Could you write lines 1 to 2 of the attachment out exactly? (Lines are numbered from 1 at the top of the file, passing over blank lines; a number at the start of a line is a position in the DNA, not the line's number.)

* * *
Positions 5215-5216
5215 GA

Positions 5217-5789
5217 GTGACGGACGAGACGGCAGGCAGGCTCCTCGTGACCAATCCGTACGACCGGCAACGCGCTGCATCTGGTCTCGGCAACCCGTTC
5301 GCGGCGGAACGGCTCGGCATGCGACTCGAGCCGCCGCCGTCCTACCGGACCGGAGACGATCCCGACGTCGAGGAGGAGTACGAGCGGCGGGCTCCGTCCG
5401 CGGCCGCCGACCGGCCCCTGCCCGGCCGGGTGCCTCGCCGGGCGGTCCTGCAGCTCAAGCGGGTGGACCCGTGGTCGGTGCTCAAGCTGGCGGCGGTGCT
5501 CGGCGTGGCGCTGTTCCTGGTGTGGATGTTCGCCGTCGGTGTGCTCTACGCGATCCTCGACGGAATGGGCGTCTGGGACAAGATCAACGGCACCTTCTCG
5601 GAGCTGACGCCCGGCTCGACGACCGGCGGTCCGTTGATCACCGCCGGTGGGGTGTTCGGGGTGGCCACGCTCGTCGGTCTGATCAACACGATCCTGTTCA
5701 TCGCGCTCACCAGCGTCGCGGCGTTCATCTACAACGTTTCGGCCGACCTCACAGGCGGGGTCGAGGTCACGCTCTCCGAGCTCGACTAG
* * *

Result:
Positions 5215-5216
5215 GA